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Personalized Medicine Continues to Evolve in Oncology

Caroline Seymour
Published: Monday, Aug 20, 2018

Leonid Shunyakov, MD

Leonid Shunyakov, MD

The use of next-generation sequencing (NGS) is a novel means of improving cancer care, but there are other methods of improving care that extend beyond the panel itself, explained Leonid Shunyakov, MD, a hematologist/oncologist at Central Care Cancer Center.

on A Summer of Progress: Updates from ASCO 2018, Shunyakov discussed the impact genomics has on personalized therapy and the roster of available therapies that continues to grow as a result of identifiable genomic drivers.

OncLive®: How do genomics impact personalized therapy in oncology?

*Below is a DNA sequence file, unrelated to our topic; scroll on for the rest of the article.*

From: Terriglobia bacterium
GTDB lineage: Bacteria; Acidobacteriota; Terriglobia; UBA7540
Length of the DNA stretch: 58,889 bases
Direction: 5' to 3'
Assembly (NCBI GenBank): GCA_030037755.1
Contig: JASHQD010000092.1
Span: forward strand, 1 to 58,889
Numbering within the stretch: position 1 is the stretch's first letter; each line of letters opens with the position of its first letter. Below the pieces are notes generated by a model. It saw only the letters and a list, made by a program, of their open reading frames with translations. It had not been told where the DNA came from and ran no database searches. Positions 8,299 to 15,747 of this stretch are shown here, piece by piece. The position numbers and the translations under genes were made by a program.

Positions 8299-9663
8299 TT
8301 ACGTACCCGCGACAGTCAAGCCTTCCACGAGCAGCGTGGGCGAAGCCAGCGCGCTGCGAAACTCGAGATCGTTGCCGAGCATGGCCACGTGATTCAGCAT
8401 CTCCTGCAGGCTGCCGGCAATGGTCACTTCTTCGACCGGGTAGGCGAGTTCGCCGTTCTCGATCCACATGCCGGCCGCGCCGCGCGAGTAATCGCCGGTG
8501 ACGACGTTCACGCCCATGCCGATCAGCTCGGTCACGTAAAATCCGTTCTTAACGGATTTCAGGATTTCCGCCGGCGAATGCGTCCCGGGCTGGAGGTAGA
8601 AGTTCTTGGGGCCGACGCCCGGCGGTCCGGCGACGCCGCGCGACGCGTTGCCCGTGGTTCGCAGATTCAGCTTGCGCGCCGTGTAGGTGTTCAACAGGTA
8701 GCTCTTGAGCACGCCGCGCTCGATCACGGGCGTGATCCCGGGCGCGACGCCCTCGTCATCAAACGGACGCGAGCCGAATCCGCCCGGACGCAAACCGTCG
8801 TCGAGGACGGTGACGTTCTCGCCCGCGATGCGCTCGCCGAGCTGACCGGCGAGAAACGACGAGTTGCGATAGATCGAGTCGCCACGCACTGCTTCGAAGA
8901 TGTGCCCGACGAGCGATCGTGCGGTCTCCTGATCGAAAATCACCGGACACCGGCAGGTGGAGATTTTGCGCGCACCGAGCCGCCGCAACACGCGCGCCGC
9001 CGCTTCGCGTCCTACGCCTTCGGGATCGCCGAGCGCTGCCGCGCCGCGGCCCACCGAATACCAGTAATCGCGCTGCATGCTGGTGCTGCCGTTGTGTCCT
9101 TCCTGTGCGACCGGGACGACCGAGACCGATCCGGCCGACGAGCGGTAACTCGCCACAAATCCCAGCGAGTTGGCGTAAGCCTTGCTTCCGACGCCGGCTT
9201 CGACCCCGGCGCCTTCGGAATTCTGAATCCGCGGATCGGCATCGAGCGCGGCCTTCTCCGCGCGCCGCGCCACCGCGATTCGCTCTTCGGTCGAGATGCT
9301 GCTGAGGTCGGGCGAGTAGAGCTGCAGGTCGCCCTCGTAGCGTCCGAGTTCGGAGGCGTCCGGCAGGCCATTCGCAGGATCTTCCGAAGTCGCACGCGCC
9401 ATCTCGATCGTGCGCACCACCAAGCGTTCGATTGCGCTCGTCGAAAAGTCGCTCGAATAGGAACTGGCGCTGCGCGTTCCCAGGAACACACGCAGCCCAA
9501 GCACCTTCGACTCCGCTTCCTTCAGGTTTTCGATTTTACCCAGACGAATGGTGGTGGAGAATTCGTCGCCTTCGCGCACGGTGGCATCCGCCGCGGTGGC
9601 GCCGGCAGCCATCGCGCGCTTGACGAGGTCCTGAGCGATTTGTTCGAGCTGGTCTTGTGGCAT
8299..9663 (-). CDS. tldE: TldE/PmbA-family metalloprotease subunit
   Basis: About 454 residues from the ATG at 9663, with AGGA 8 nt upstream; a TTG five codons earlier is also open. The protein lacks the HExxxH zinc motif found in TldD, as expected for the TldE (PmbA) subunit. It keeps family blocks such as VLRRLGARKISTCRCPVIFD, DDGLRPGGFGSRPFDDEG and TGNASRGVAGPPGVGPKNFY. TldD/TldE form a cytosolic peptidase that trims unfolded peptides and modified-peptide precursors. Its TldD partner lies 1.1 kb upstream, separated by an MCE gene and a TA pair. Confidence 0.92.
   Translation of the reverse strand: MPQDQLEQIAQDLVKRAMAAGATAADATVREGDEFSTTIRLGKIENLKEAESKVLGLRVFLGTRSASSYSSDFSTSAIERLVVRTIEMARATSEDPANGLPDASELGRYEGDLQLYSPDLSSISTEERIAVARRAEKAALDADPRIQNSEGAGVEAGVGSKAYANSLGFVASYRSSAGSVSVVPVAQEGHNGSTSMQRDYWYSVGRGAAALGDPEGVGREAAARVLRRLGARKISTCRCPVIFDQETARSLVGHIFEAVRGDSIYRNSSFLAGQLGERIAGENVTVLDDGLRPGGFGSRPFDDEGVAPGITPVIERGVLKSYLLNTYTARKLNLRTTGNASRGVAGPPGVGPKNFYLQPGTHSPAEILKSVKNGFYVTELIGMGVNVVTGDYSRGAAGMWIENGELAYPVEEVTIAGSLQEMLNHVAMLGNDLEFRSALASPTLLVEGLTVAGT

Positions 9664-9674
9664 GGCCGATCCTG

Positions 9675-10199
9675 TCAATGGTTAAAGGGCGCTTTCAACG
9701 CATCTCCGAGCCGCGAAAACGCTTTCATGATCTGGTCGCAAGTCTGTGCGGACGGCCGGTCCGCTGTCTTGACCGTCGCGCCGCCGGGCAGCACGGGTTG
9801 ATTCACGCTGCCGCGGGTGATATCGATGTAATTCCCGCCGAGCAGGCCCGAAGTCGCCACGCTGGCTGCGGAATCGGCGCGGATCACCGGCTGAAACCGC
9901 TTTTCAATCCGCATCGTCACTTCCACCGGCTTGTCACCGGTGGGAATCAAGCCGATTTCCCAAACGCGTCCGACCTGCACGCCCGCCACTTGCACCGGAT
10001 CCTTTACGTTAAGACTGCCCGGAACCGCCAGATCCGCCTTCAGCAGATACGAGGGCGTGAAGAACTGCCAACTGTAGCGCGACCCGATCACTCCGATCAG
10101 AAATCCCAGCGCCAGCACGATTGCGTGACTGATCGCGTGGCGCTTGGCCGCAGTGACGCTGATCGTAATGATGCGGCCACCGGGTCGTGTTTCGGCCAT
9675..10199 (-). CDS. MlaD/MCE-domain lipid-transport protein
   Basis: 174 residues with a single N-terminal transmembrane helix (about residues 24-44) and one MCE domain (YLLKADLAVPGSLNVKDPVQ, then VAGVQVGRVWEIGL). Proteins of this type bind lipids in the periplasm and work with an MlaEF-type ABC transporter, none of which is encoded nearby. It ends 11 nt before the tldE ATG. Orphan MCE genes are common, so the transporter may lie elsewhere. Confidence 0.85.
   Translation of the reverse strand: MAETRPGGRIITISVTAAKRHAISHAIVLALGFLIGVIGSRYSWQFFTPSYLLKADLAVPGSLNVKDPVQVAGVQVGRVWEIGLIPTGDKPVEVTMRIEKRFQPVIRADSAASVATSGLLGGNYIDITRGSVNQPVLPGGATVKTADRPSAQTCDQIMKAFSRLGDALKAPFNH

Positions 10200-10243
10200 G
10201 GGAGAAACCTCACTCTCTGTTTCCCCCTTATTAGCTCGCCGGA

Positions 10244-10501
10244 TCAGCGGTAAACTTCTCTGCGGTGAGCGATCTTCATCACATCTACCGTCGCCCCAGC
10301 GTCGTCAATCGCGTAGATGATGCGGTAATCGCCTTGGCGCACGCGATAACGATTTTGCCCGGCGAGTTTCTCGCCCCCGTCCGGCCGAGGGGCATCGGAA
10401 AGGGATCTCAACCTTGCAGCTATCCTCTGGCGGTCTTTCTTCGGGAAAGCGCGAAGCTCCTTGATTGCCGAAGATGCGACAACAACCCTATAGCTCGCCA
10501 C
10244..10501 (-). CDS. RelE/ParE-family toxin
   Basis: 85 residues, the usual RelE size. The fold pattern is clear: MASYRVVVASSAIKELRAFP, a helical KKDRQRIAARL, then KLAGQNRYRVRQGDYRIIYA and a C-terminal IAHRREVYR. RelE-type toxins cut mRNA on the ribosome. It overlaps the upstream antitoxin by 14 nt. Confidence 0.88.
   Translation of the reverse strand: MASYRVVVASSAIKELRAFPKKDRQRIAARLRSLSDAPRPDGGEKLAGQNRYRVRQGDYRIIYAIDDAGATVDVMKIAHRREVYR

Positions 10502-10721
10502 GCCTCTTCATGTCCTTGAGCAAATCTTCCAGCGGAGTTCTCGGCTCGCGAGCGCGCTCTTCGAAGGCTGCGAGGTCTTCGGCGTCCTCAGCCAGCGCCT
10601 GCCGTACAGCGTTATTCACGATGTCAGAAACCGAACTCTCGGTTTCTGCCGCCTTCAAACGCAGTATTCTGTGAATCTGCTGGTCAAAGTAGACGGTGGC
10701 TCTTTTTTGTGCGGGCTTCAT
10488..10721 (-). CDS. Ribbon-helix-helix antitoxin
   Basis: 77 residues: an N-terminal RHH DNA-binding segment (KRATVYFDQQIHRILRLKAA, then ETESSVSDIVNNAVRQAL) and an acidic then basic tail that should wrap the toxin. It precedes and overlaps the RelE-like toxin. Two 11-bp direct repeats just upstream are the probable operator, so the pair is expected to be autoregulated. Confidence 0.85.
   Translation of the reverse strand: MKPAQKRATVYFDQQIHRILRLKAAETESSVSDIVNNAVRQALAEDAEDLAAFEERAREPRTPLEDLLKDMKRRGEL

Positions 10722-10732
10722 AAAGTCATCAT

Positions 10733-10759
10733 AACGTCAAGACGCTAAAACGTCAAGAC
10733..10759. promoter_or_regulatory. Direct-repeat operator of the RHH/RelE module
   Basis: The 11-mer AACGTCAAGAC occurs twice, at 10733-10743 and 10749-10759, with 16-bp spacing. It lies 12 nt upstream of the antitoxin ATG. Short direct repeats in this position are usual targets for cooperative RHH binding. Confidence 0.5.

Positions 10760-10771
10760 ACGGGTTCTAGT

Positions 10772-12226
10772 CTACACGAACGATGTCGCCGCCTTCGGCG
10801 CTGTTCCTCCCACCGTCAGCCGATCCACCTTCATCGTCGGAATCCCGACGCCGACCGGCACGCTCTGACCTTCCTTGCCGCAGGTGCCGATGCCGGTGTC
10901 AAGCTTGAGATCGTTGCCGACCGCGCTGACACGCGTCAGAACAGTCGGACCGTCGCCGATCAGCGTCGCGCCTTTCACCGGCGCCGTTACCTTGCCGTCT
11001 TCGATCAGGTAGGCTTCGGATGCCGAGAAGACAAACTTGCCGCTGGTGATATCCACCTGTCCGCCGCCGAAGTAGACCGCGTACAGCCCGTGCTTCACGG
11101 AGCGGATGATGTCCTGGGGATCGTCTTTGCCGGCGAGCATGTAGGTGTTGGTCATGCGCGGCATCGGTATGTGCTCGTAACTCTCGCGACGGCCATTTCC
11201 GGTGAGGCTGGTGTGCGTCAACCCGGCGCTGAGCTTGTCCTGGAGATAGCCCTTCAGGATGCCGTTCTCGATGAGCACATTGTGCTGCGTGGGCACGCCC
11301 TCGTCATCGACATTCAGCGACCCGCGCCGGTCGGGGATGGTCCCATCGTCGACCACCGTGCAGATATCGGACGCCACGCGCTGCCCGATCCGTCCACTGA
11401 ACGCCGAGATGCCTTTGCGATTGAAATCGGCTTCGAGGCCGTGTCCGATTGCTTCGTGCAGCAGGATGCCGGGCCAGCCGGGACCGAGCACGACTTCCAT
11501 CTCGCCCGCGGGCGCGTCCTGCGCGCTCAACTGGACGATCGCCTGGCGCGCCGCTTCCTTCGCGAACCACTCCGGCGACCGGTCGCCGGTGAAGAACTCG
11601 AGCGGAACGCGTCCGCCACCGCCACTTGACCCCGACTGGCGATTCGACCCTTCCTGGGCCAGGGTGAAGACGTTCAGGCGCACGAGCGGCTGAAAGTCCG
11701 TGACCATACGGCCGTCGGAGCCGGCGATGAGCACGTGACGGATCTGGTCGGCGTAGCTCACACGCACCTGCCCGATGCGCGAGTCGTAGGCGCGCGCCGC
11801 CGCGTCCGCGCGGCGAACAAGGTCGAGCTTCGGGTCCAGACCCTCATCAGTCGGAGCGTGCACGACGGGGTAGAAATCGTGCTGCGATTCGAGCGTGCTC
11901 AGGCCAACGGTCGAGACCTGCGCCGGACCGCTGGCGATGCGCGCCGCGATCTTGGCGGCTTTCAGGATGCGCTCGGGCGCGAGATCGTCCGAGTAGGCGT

Shunyakov: Genomics is a huge subject. It’s important because we all use genomics in our practice. There are limitations to NGS. There is significant discordance between different assays. FoundationOne and Guardant360 are the 2 most commonly used assays in our practice, but they don’t really match up. The discordance rate is about 70% and the concordance rate is about 20% to 25%. That’s one of the problems with using NGS. The second issue is how to use NGS in novel ways. We used to use NGS to guide our therapy [decisions in a patient with a] single driver mutation, but most cancers are much more complex and have more than one driver.
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View Conference Coverage
Online CME Activities
TitleExpiration DateCME Credits
Oncology Briefings™: Individualizing Treatment After Second-Line Therapy for Patients With mCRCAug 29, 20191.0
Community Practice Connections™: Immunotherapeutic Strategies with the Potential to Transform Treatment for Genitourinary CancersAug 29, 20191.0
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